Reflections from Deb Barone: Assessing Student Attitudes and Activities
A questionnaire was sent to Lawn Avenue school teacher Deb Barone to gather additional information about the project and the student's activities and attitudes. The Lawn Avenue School in Jamestown, RI is a 5-8 middle school with a dedicated parent population and smaller classes. Getting students interested in the program has not been hard. They are very willing to try new things. It is believed that increasing student interest will increase attendance. This is not practical to test at The Lawn Ave School because attendance is already high (near 95% daily).

Student attitude is an area I am studying and looking for changes. The students are described as “very excited” while having periods of lower excitement when demands from other classes are higher. Some group dynamics have gone through changes since the beginning of the project; most notably leadership among the groups has evolved, “Their groups have changed dynamics a few times...the people that started out as strong leaders have backed off a bit and others have stepped forward (as they have learned they do have things to offer).” Deb reports that the “original leaders” have learned that everyone in the group has a value and can contribute in a unique way. There have been struggles and changes in mood. On a scale from 1 to 10 with 10 being the highest level of interest, the students are described as being an 8 at the start of the project, a 5 when the work level increased (research, scripting, storyboarding) and is now at a 10. Deb additionally shares that consistently the students are “laughing, sharing, discussing and growing while having a good time.”

As the students have progressed, their group effort and listening has increased. A few of the quieter students have moved into leadership roles in their groups and seem to “be the solid rocks…the consistent ones which keep the group on task.” Deb continues to describe the variety of group dynamics with the spontaneous early group leaders given way to more steadfast students with better follow through. This could possible be a result of the realization that the project has many facets that demand attention and must be completed and built upon. The students are more accepting of one another and have increased their listening skills. As my experiences have shown, there is a great variety of skills that are necessary in a film project and this allows for a great variety of strengths to emerge among the student groups. Deb offers, “once they shifted leadership roles and ideas started to come they forgot to worry about being ‘cool’ which is fun to watch!”

Interest and initiative are also indicators of the program’s success and effectiveness. As their overall interest has ebbed and flowed, so to has their initiative. As the pieces of the project are starting to come together, the students are reportedly showing a greater level of initiative. Deb reports that the kids are often highly involved in projects and their work but the Student Provocateurs Program is “very different” because it is “unveiling” each child’s strong points. “While someone else may love to write vs. some one who wants to draw...and so on ...so they are happy in their places and are thriving.”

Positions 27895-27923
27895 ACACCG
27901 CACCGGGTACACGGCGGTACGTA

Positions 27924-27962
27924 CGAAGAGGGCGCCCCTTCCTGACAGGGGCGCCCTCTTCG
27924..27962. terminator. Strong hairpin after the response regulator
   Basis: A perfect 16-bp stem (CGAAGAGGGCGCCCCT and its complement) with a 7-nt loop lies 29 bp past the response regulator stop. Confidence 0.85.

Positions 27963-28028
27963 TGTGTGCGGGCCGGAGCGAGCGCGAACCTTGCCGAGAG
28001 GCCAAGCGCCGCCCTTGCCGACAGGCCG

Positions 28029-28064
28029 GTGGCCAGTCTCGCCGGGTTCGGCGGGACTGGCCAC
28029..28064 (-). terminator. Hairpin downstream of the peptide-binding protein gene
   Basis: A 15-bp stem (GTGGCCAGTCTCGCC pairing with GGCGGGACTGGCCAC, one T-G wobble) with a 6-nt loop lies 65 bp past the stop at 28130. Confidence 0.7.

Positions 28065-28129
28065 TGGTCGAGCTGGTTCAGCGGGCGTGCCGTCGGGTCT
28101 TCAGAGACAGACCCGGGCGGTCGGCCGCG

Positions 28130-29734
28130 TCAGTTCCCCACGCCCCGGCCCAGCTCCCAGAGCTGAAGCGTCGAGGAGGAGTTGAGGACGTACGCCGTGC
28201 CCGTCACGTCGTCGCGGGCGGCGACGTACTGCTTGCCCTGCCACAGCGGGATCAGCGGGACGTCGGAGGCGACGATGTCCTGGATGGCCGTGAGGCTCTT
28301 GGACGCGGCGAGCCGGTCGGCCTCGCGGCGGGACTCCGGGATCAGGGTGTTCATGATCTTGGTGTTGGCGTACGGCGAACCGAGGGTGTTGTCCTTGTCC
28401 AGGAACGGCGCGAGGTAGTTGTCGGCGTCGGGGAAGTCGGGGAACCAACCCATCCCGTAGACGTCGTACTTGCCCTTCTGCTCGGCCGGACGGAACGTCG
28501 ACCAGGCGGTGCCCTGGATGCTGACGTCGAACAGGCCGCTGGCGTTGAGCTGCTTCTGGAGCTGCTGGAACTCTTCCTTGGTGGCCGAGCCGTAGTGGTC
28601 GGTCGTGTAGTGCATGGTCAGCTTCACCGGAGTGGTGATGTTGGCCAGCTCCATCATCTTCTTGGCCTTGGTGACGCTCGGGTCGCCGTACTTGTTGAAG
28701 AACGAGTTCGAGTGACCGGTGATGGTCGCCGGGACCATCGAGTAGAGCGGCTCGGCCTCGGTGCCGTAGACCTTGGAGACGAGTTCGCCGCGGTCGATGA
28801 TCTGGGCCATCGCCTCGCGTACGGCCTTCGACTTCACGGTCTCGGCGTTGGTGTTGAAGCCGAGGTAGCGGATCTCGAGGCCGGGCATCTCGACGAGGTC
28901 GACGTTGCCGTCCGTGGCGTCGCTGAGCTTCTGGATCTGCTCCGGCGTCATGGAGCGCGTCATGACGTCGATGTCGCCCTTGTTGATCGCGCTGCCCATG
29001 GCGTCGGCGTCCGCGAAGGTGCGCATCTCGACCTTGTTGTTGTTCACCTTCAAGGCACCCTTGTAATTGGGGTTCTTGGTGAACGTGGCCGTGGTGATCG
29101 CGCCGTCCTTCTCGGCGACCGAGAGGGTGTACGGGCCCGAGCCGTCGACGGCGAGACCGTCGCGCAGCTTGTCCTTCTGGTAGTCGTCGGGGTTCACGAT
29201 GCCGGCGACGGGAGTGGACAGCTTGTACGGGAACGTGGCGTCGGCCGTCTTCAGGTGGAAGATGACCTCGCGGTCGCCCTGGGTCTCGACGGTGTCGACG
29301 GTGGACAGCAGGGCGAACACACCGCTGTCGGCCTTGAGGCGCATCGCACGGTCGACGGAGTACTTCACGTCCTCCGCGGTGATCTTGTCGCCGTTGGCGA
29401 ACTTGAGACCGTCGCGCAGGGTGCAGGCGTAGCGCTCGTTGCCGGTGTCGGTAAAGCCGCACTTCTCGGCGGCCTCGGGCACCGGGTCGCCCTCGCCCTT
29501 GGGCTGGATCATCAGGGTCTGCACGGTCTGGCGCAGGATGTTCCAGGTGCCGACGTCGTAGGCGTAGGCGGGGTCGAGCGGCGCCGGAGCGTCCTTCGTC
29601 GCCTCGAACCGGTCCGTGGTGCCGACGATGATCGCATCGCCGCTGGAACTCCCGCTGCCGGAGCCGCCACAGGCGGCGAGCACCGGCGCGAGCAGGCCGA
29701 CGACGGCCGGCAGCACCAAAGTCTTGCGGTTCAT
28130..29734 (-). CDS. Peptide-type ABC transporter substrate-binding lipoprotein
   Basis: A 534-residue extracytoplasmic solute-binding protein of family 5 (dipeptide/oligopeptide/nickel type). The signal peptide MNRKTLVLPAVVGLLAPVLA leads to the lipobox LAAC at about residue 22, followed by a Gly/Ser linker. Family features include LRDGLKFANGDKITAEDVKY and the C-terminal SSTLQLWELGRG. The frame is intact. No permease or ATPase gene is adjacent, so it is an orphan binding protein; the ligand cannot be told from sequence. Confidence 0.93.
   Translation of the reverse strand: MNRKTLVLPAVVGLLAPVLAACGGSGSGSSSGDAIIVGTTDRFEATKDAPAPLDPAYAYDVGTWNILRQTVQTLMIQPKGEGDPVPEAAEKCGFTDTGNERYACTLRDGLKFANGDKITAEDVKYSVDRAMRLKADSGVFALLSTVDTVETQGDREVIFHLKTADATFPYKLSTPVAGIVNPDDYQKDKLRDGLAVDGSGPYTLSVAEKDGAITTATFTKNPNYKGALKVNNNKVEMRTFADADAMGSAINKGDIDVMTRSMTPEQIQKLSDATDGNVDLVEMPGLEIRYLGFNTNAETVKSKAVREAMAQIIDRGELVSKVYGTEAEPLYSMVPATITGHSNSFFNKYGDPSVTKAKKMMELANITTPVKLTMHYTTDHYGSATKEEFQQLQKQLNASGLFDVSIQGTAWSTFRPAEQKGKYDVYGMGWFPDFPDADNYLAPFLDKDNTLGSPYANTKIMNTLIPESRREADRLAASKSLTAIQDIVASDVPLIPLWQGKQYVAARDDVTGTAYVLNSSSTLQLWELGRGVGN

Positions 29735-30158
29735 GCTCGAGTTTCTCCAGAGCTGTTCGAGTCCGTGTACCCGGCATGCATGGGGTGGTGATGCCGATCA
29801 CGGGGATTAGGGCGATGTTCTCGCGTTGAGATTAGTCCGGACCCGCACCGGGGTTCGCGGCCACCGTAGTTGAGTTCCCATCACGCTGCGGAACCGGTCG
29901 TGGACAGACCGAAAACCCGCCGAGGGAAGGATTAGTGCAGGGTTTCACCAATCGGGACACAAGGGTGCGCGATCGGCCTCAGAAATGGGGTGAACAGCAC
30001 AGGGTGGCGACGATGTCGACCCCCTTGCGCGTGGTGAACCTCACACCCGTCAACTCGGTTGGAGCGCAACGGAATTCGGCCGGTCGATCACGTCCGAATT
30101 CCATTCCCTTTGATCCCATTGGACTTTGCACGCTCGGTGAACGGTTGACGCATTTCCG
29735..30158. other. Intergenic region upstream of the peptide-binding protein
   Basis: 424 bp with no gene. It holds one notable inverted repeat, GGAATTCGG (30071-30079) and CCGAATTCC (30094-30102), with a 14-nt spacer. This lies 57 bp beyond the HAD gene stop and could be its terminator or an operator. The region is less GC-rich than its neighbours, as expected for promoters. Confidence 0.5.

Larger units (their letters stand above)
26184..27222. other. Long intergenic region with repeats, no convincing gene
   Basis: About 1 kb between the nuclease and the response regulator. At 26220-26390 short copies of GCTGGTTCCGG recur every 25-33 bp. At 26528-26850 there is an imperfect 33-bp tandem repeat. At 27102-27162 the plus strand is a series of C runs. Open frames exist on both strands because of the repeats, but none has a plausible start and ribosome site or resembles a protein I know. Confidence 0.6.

The goal of the Student Provocateur Program is to increase student voice and bring attention to important issues. I have asked Deb to comment on actions the students were taking to prepare to provoke dialogue among adults. She reports that they have considered it in the structure of the script. The story the students have come up with builds on being adults are reflecting back to when they were “young” at Lawn Avenue School. They revisit many childhood memories and have worked a great deal of powerful information into the story line. It seems they have kept their focus on provoking dialogue and have chosen a story line that would have maximum impact.

Time constraints remain the largest concern about the feasibility of the program. I have been asked to consider the amount of time it would take a teacher to move from start to finish. This is clearly an important feature of the program that will be critical to its success with other schools. Overall, faculty members and administration are excited about the program even if they seem to not fully grasp the finer points. Deb also adds that in her 26 years of teaching, it is easier to stay with what you know and are comfortable with. “What a gift...to be given time and space to be kids, to be creative and to be proud of what they have done...out of the normal school curriculum.”